Amazon announces plan to lay off 18,000 workers

Amazon announces plan to lay off 18,000 workers

Amazon announces plan to lay off 18,000 workers

Amazon's large-scale restructuring

E-commerce giant is planning to cut more than 18,000 jobs, it was revealed on the 5th.

According to a statement made internally by CEO Andy Jassy, ​​the restructuring will affect the Amazon store, which allows users to create custom branded pages, and the human resources department. We plan to notify affected staff directly after January 18th. Some information was leaked, so it is said that it has reached the public announcement at this time.

The 18,000 job cuts represent 6% of Amazon's global workforce (about 300,000). That's about 1.2% of the 1.5 million people, including warehouse workers.

In November 2010, it was reported that Amazon was planning to cut 10,000 jobs, starting with the device division. At the time of writing, the company's stock price (AMZN) is down 2.37% from the previous day and down about 50% from the previous year.

With signs of recession

Since 2020, tech companies have ramped up hiring as labor shortages accelerated during the economic recovery following the coronavirus pandemic. However, in 2022, when growth slowed, high-tech companies changed their policies one after another. The industry is the top category, laying off more than 150,000 people in the past year, according to data site

Amazon has also made efforts to acquire human resources, such as raising the upper limit of basic salaries for engineers and others to about 40 million yen annually, which is more than doubled in February 2010. However, Jassy acknowledged in an internal statement on May 5 that “(annual planning) has become more difficult given the uncertain economic conditions. We have been hiring rapidly over the past few years.” ing.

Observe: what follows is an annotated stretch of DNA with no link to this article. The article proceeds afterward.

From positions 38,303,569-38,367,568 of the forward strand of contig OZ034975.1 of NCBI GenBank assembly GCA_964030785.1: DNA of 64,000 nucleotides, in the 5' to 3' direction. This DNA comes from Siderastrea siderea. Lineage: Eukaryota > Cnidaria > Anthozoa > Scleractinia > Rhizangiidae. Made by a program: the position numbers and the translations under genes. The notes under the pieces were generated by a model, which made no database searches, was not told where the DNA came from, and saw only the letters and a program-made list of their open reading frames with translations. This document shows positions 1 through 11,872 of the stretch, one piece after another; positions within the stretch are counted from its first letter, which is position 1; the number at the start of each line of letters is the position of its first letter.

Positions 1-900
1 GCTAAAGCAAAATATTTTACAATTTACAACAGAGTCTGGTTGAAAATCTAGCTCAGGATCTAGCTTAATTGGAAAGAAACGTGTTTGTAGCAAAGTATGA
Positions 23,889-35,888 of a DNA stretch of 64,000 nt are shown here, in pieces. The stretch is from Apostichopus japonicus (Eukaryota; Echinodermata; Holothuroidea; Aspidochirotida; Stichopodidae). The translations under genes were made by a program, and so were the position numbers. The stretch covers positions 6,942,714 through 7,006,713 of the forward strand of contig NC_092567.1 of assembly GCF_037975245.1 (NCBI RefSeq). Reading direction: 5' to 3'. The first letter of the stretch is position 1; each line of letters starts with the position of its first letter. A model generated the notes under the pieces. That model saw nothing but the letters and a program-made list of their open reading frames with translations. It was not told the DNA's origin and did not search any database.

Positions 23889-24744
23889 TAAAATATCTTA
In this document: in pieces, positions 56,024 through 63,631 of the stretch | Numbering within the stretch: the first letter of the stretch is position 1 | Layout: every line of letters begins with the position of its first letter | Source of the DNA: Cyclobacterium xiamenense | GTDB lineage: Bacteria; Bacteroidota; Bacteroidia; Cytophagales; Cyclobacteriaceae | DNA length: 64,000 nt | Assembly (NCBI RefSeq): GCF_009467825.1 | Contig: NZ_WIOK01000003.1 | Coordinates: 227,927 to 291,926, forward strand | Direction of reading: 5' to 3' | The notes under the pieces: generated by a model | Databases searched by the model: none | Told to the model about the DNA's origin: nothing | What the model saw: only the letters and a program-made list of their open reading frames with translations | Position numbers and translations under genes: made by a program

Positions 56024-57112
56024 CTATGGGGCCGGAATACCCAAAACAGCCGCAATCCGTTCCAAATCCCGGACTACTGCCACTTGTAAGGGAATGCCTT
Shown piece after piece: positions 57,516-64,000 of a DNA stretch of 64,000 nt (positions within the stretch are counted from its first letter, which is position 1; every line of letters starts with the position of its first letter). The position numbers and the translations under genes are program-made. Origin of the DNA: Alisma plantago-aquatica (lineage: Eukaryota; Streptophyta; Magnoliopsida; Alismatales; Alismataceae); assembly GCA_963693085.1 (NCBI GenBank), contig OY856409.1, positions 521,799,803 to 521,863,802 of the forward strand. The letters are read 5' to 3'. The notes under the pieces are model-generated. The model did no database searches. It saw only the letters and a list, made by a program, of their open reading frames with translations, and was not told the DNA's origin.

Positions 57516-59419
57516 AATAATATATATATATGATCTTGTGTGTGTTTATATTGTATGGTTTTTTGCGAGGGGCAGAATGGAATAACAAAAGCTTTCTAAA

(formerly Facebook) in the United States announced that it will cut 11,000 employees, or 13% of its total workforce, at the end of 2022. Chief Executive Mark Zuckerberg said, “We were wrong to expect the pandemic to continue.” IT giant Microsoft also laid off 1,000 employees in October.

association:Meta CEO Mark Zuckerberg announces 10,000+ layoffs

The trend of job cuts by tech companies is expected to continue through 2023, even after the restructuring of tech giants. Google parent Alphabet has suggested cost cuts, including layoffs. Marc Benioff, chairman of Salesforce, which provides a cloud-based business application, announced on the 2nd that he plans to cut 10% of his approximately 8,000 employees, citing that he has hired too many people.

It has been pointed out that these developments are similar to the period from 2008 to 2009, when the Lehman shock spread the financial crisis and plunged the global economy into recession. “Tech giants are trying to protect themselves from being caught in a cycle like the one they experienced in 2008-2009,” an executive at executive search firm Stanton Chase told Reuters.

Behind the slowdown in growth is continued inflation. The US CPI rose 7.0% in December from a year earlier, prompting businesses and consumers to cut spending.

The US Federal Reserve (Fed) has raised interest rates over the past year in an effort to fight inflation. But there are fears of a recession if monetary policy goes too far. If that happens, the market will be more interested in when the Fed will shift to monetary easing to boost the economy.

In December 2008, after the collapse of Lehman Brothers, the US Federal Reserve Board (FRB) introduced a zero interest rate policy to guide policy interest rates to near zero, which continued until December 2015. During this time, the US market plunged into a “financial market” that rose against the backdrop of monetary easing and excess money. While the US 10-year government bond yield remained at a low level (around 2.0%), stock prices rose significantly.

association:Commentary on the relationship between government bonds and interest rates, and the impact on the market

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